As long as it’s called ’10 Para’ and requires every member to be jump qualified and to maintain currency it is a jump qualified or ”para” unit. The whole idea of giving it an armoured component is for fire support and protected mobility but if the unit has to be transported by air; will be problematic as the IFVs will take up space; space needed for a host of other things. 10 Para is still and always was an airborne unit and it fits in line with the β€œelite” status and the mystic and romanticism associated with being a β€œpara”.

    The pertinent question was always how IFVs [ a small number] would fit into the unit’s CONOPs. One thing issuing the likes of a BMD, Fennek or Weasel to a airborne unit; another thing issuing it with a KIFV. Another issue is the danger of the unit being misused: a common occurrence with such units out of sheer necessity. Airborne units are intended for coup de main type ops; not protracted one’s which can undertaken by units which are less resource and time intensive to train. The KIFV and Adnan were great for their time but as it stands we need a better protected and more networked IFV. Just like the notion of getting more PT-91s; getting more KIFVs and Adnans is a regressive move; irrespective of how anyone wants to spin it. If those who advocate getting more PT-91s [a 70’s design with inherent issues and based on Soviet requirements], KIFVs and Adnans had to be in them under fire they’d sing a different tune.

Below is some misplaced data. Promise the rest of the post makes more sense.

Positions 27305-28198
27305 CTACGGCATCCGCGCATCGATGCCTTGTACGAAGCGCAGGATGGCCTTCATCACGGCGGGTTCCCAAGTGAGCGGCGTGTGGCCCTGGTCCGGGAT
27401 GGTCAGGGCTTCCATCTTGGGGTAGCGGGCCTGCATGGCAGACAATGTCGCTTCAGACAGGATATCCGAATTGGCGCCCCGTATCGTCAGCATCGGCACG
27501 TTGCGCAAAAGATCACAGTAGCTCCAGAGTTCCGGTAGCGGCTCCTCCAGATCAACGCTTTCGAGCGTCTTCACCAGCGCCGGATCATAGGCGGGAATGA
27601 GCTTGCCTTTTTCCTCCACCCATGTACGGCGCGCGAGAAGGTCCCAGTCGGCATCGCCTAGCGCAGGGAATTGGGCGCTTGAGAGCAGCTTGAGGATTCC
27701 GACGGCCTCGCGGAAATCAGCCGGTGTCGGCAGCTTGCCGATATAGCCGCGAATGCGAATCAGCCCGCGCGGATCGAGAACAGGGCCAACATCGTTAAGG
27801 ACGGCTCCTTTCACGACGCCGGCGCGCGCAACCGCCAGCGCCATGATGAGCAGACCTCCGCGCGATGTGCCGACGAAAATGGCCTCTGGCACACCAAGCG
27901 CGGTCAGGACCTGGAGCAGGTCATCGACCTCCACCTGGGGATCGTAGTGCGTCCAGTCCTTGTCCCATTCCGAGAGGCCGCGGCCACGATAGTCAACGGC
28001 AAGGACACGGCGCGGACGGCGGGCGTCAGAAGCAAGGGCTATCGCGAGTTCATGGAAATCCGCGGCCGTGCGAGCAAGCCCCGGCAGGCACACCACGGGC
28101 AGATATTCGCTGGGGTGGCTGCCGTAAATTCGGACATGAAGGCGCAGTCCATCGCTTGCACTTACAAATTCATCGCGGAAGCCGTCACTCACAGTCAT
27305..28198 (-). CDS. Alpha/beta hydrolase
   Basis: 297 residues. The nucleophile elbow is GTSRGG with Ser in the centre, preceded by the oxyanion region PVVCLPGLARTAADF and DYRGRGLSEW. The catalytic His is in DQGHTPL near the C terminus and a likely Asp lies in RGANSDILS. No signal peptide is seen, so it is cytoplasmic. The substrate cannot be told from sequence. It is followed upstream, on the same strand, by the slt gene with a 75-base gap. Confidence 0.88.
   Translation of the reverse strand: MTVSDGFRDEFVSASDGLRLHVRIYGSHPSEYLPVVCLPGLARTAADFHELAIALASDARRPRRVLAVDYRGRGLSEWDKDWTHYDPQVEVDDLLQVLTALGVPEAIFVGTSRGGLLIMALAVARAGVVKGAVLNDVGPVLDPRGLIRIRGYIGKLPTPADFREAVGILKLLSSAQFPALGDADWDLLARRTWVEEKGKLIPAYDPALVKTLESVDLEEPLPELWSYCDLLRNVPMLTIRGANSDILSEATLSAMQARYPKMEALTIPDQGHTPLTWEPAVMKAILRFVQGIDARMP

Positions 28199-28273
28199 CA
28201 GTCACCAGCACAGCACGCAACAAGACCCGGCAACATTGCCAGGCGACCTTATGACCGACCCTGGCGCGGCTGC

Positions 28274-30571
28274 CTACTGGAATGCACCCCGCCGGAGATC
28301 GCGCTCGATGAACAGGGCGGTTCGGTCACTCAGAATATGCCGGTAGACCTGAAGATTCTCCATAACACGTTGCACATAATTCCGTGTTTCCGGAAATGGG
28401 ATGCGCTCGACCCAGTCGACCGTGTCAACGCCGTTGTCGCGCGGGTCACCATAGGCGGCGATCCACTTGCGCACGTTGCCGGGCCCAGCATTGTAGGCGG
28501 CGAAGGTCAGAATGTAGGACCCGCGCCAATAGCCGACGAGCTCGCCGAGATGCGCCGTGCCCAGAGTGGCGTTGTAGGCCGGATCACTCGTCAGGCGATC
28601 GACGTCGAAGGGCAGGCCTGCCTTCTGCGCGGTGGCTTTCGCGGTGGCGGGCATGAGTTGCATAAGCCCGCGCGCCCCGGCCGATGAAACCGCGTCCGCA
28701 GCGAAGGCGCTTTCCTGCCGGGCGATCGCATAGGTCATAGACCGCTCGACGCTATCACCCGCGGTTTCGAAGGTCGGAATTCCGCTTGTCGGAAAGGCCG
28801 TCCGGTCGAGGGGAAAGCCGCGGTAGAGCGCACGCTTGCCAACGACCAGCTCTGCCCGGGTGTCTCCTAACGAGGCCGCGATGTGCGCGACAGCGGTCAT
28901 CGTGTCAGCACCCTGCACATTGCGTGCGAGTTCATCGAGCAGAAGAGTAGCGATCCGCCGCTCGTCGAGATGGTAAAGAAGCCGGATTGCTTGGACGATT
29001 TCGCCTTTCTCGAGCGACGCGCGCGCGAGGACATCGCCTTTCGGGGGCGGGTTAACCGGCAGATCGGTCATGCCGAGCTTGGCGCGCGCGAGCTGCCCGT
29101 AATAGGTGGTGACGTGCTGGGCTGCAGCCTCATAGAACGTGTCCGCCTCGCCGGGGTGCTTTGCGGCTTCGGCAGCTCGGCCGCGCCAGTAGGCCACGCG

… ”Those KIFVs will never be airdropped”

    Who said anything about β€œthose IFVs being airdropped? I made it quite clear unequivocally what I meant. I was referring to how the IFVs add to the unit’s footprint and takes up space which is already needed for various other things.

    … – ”with C-130 or A400M does not need their crews to have parachute qualifications.”

    If a IFV and it’s crew is part of 10 Para then the crew will have to be jump qualified; as was the case with arty, MP, signals, engineering and other elements.

    ’10PARA to be dropped at a standoff distance ”

    The enemy also has a vote/say and does the unit enough assets to move the bulk of its men? Arnhem is a classic example of units – with limited mobility – being landed too far from the objective; hence the β€œA Bridge Too Far”